I use the standard Land Trust that I learned from Ron LeGrand and Shawn Casey. (It’s easy) and I like simple along with most sellers.
Make that PACTrust easier and more folks will use it I’m sure.
Not picking Bill, just stating my view, and I hope you can appreciate that.
Re: Gotcha - Posted by Brad TX
Posted by Brad TX on February 27, 2001 at 14:43:22:
That answers my question
I guess sellers don’t care much about the details if they trust you and believe you can solve their problem.
Re: In your other posts … - Posted by Bill Gatten
Posted by Bill Gatten on February 28, 2001 at 11:34:55:
A guy is asked: Since you’ve decided to go over Niagra Falls in a barrel, which of the following containers would you prefer to use:
A. A well tested, sturdy wine barrel which doesn’t always hold up very well, though sometimes it makes it through without disintegrating at the bottom, or
B. This untested steel floatation chamber with reserve oxygen tanks and two-foot thick foam rubber padding around the occupant.
I’m bold enough to suggest “B” would be your best bet, and even boldly claim that, if constructed properly, it would get you through safely…despite it’s never having been tested.
Which would you prefer?
Do I hear a “touchet”?
Re: No CYA Huh? - Posted by Bill Gatten
Posted by Bill Gatten on February 28, 2001 at 11:21:06:
Only two areas of disagreement remain.
Your assertion that nothing on Earth is a sure thing. Well, that assertion is.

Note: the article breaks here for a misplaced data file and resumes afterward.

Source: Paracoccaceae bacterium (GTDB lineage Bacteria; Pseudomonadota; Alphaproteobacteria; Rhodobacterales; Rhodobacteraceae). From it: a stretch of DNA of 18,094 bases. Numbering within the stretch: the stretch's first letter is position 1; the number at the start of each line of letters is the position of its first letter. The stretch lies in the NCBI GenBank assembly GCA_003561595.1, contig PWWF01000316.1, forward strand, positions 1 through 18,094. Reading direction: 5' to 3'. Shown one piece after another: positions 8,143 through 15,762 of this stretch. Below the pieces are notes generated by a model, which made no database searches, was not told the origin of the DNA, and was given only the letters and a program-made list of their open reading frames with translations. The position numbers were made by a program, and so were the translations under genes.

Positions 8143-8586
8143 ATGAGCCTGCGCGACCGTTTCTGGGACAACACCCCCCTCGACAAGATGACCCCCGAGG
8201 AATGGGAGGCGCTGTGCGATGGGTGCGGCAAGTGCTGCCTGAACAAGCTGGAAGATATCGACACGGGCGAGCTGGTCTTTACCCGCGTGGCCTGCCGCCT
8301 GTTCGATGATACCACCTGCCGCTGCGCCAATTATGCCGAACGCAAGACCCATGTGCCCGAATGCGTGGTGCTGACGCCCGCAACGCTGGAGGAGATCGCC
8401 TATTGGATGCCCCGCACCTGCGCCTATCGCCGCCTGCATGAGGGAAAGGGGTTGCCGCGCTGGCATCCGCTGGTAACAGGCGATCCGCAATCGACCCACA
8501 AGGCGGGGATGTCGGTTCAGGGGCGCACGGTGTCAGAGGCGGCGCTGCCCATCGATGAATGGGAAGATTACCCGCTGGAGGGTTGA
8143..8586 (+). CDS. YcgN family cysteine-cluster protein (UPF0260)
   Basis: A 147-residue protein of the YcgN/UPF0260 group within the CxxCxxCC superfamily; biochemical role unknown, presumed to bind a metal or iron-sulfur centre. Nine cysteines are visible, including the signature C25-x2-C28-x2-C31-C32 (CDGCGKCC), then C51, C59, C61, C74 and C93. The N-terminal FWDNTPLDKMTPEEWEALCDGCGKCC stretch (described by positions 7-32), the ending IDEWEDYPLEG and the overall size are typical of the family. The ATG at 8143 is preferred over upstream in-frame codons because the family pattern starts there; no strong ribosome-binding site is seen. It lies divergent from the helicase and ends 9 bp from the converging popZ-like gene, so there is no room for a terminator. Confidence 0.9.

CYA to you is, I’m sure, “Cover Your As-pirins.” But to me, it’s “Continue Yelling Although-some won’t listen.”
P.S., In our transactions we don’t use a CYA re. the D.O.S.; however, the Escrow and Title Companies we work with always have one in their Escrow Instructions, which everyone signs. It’s there because they don’t need to take the time and effort to research whether it ough’ta be or not.
jim… - Posted by gary
Posted by gary on February 28, 2001 at 12:18:15:
What do you mean you use the Land Trust? You haven’t even done a deal? What’s up with that?
“Confusing” to those not using it… - Posted by Bill Gatten
Posted by Bill Gatten on February 28, 2001 at 11:07:33:
First off…we’ve never done a 2-day seminar (one’s coming in Houston, next month, but it will be our first). However, I truly appreciate your having been at the one-day workshop. Thanks.
Secondly, what’s hard about the following?
Find a seller
Put his property in a land trust
Find a buyer and make him one of two co-beneficiaries (him and you).
Draft an agreement that says you’ll split the profit when the property sells (or give it all to him, after you get your costs and equity back)